Get your doctor’s go-ahead. 

If you haven’t been very active in a while, you may not be as prepared to play as you think. You might also have an underlying condition that you aren’t aware of and that can put you at risk for injury. “Millions of people walk around with rotator cuff tears but have no pain because they’re well adapted,” Dr. Cole says. “But then they go out, adopt this new sport, and they do some funky move that puts them over the edge, and they become symptomatic.” 

Warm up first.

Before you start any athletic activity, warming up to get your heart rate up and get blood flowing to your muscles will help prevent injury. Dr. Cole recommends a 10-minute warm-up that might begin with some jogging or jumping jacks. 

Next, you might do some arm circles and shoulder rotations: Hold your arms straight out from your sides and rotate them in small circles, and then gradually make bigger circles before rotating in the opposite direction. Then, with your arms in front of you, rotate your shoulders forward and back. 

Finish up with leg swings: Stand next to a wall for support, swing one leg back and forth, and then from side to side. Repeat with your other leg.

Work on your coordination.

A lot of pickleball injuries happen in the lower extremities—the legs, ankles, and feet. If you’re not well balanced and coordinated, you could be at higher risk for tripping and falling. “Effective footwork is crucial for maintaining balance, agility, and positioning on the pickleball court,” Dr. Cole says. “Unskilled footwork will decrease your skills and may be responsible for the most common pickleball injuries.” He recommends spending a few minutes on these practice drills to help you get used to some of the motions you’ll be making during play.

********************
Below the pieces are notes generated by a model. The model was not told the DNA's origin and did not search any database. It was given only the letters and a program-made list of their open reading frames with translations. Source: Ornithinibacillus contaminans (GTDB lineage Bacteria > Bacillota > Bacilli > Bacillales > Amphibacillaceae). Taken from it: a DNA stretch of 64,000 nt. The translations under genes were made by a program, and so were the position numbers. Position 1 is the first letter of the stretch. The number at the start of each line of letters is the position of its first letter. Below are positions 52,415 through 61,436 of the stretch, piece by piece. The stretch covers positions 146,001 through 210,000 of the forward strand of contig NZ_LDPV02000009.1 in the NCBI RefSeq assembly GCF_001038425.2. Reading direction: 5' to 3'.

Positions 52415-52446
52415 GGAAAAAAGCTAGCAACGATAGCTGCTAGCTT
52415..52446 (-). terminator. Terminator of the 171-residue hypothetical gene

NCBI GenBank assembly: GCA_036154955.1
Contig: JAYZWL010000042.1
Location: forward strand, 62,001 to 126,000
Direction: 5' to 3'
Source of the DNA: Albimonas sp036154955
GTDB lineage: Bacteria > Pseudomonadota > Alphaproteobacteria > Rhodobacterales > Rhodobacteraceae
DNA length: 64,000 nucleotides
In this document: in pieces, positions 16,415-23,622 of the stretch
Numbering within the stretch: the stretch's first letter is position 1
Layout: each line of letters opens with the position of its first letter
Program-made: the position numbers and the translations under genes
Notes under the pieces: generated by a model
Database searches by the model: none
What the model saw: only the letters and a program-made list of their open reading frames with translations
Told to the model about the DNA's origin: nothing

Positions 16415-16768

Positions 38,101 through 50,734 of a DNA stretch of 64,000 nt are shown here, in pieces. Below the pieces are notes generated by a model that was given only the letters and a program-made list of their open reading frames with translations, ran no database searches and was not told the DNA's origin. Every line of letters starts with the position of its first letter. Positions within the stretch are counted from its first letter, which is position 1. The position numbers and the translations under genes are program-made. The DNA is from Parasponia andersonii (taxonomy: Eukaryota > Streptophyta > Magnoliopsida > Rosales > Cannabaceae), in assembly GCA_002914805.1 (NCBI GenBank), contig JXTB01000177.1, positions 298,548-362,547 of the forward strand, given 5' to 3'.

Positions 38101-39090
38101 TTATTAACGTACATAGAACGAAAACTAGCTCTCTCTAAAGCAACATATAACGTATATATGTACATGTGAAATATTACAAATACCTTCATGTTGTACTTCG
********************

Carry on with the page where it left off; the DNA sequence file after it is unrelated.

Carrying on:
Side-to-side shuffle: Stand with your feet shoulder-width apart, and then quickly move side to side.

Cross-step drill: Start again with your feet shoulder-width apart. Cross one leg in front of the other diagonally. Then quickly move your back leg out from behind the front leg to return to the position you started in. Keep moving side to side, crossing and uncrossing your legs in this way.

Get the right gear.

First, make sure your paddle is appropriate for your strength level. You’ll be swinging it a lot, so it shouldn’t cause your arm to feel tired or overworked. “Lightweight paddles offer less strain and fatigue in your arms, as they weigh 7.5 ounces and less,” Dr. Cole says.

Next, choose the right shoes for the court, whether indoors or out. “Shoes for outdoor games should be durable enough for the surface of the court,” Dr. Cole says. “They typically have a modified herringbone pattern that optimizes the combination of give and grip. Indoor shoes have softer, thinner, lighter outsoles, so they’re best for hardwood surfaces.” Wear cushioning sports socks to help prevent blisters.

If you’re playing outdoors, also consider sunglasses to protect your eyes (wear with a strap to keep them in place during play). To protect against sun damage and skin cancer, choose a sunscreen with an SPF of 50 or above, Dr. Cole says.

Take a lesson.

Many clubs and park districts offer pickleball lessons to players of all skill levels. “Some would argue that pickleball is a sport that is more about strategy than physical ability, including strength and conditioning,” Cole says. “To be good at any age and stay injury free, take a lesson. Not only will you beat your opponent, but you will be more likely to stay in the game.”